Six more FRCs and Approval of Full Rate Production, Time for a Multi-year Contract

File:USCG Sentinel class cutter poster.pdf

You may have already seen that the Coast Guard exercised a $250.7M option for six more Webber Class WPCs (Fast Response Cutters). I have seen it reported in six to eight different blogs. Here is the Acquisition Directorates (CG-9) news release. These will be units 19 though 24 of the class.

It is certainly welcome news, but I is worth remembering that this was not in the original budget request. A year ago I reported a similar event, the exercise of an option for six FRCs when only two had been requested in the budget. I called for a multi-year contract at that time.

Quoting the CG-9 news release, “This contract action follows the Sentinel-class FRC acquisition project receiving DHS approval to enter full-rate production Sept. 18, 2013.   Also known as the “Produce, Deploy and Support” acquisition phase, approval was granted after the cutter successfully completed Initial Operational Test and Evaluation (IOT&E).  This approval allows the Coast Guard to continue with FRC acquisitions.”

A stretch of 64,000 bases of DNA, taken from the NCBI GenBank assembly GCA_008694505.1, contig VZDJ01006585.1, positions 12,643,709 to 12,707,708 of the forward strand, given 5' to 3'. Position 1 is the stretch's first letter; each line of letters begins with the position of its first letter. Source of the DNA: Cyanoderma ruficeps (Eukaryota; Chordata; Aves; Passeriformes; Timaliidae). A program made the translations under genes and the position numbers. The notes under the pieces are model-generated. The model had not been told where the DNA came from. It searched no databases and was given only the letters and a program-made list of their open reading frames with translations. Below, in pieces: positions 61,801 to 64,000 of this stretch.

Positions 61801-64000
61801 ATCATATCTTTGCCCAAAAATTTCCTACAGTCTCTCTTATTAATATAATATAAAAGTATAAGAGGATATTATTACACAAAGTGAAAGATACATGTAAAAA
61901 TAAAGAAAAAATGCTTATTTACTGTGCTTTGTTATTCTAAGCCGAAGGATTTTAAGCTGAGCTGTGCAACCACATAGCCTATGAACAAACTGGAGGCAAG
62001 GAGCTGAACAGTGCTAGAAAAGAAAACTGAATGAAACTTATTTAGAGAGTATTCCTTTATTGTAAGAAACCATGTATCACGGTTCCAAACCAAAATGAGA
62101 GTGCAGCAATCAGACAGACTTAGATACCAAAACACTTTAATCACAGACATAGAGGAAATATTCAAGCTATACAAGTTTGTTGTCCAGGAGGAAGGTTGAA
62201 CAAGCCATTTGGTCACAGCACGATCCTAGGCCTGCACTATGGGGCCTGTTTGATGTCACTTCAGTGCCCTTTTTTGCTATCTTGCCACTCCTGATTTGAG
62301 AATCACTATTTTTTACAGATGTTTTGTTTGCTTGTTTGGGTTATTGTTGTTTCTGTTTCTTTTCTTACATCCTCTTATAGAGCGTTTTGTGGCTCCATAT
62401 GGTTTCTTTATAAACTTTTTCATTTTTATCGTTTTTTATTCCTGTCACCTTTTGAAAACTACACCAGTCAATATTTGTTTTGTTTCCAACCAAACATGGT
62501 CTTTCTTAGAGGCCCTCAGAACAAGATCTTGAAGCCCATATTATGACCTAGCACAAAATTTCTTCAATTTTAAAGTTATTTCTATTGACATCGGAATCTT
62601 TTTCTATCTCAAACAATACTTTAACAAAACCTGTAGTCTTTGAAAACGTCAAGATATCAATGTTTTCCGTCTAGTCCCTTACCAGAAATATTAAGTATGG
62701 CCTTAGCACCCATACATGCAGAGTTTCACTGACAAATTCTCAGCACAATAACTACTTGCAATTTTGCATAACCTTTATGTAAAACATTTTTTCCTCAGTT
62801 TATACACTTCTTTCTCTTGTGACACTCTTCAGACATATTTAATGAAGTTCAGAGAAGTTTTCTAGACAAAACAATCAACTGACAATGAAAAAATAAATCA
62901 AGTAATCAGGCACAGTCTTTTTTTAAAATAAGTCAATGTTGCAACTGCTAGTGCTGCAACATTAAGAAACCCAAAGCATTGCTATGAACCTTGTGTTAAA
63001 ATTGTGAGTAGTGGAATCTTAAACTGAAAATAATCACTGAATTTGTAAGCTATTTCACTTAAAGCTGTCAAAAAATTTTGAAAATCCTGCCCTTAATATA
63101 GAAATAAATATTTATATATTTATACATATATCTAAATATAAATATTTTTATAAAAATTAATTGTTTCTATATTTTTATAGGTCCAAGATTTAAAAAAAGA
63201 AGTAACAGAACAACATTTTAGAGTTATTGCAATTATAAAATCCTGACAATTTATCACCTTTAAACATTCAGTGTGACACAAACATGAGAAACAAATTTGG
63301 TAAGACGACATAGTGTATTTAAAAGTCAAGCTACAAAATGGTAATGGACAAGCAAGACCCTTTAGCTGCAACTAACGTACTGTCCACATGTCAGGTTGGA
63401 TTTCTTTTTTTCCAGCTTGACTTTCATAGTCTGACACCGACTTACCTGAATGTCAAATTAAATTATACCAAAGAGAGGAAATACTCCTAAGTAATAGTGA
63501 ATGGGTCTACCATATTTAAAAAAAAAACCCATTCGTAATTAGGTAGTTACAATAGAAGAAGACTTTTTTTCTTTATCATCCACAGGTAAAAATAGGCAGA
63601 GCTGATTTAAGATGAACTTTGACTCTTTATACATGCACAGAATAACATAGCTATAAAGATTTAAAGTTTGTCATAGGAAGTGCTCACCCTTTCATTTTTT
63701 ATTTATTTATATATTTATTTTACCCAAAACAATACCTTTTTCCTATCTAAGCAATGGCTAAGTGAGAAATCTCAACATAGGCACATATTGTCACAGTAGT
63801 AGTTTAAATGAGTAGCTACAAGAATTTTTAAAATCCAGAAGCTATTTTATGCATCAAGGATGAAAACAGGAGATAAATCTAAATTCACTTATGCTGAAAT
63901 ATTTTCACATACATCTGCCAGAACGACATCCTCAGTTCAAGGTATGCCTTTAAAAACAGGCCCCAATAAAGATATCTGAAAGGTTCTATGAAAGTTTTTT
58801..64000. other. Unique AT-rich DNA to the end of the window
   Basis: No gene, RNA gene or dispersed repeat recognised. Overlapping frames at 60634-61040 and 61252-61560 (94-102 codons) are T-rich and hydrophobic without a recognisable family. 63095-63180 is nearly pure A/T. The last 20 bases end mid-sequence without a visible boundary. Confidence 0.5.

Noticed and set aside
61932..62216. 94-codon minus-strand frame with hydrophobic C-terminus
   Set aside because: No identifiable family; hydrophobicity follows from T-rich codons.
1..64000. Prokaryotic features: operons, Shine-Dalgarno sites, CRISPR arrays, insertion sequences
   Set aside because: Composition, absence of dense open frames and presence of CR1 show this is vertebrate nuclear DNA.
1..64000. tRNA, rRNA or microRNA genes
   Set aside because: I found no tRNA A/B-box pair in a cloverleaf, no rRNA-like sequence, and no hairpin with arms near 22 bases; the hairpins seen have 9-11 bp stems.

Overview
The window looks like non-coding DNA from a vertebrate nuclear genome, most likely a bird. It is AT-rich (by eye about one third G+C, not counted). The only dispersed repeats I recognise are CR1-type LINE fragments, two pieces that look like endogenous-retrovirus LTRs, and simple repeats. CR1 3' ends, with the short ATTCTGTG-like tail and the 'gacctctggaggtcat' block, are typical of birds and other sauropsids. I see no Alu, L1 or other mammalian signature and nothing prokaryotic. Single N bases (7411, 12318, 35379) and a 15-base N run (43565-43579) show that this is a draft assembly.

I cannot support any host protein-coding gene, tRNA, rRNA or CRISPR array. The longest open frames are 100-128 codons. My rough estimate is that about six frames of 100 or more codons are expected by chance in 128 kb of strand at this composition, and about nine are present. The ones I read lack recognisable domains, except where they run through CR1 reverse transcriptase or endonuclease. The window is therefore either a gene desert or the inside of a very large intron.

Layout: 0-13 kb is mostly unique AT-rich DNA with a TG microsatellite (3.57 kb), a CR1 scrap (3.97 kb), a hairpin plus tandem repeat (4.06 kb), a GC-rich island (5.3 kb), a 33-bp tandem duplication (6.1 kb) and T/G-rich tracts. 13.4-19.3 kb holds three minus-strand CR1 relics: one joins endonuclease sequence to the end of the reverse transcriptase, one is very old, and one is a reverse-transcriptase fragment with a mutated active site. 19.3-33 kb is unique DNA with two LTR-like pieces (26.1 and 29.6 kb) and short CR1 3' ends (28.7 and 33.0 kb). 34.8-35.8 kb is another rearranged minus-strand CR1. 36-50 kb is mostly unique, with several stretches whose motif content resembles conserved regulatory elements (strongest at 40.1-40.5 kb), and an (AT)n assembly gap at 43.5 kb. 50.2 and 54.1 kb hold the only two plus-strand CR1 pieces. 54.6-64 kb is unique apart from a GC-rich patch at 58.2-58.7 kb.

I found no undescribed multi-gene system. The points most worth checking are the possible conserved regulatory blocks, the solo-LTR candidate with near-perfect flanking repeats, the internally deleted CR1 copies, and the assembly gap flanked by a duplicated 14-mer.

A year ago three vessels had been delivered, now we have seven. FY2014 is the last year of the current contract with Bollinger. In February 2012, the Coast Guard exercised a $27.2M option to purchase the “Procurement and Data License Package” for the Cutters so the Coast Guard now owns the design which would allow other shipyards to bid to build follow-on ships of the same class.

Everything is in place to make this program a multi-year procurement. We have a proven design that we wish to procure in fairly large numbers, 34 more over at least the next six fiscal years, and the Coast Guard owns the design. The Coast Guard can put the contract out to bid, if not FY2014, at least by in FY-2015.

All the most successful Navy ship building contracts (DDGs and SSNs) have been multi-year contracts.  These contracts are a win-win-win. The shipyard gets steady work that they can make a rational plan to fulfill efficiently. The service gets a predictable stream of new ships, and the nation saves from five to 15% on the cost of the assets. Its time the Coast Guard took advantage of this option.

File:The USCGC Margaret Norvell, delivered to the USCG 2013-03-21, but not yet commissioned.jpg

USCGC Margaret Norvell, USCG photo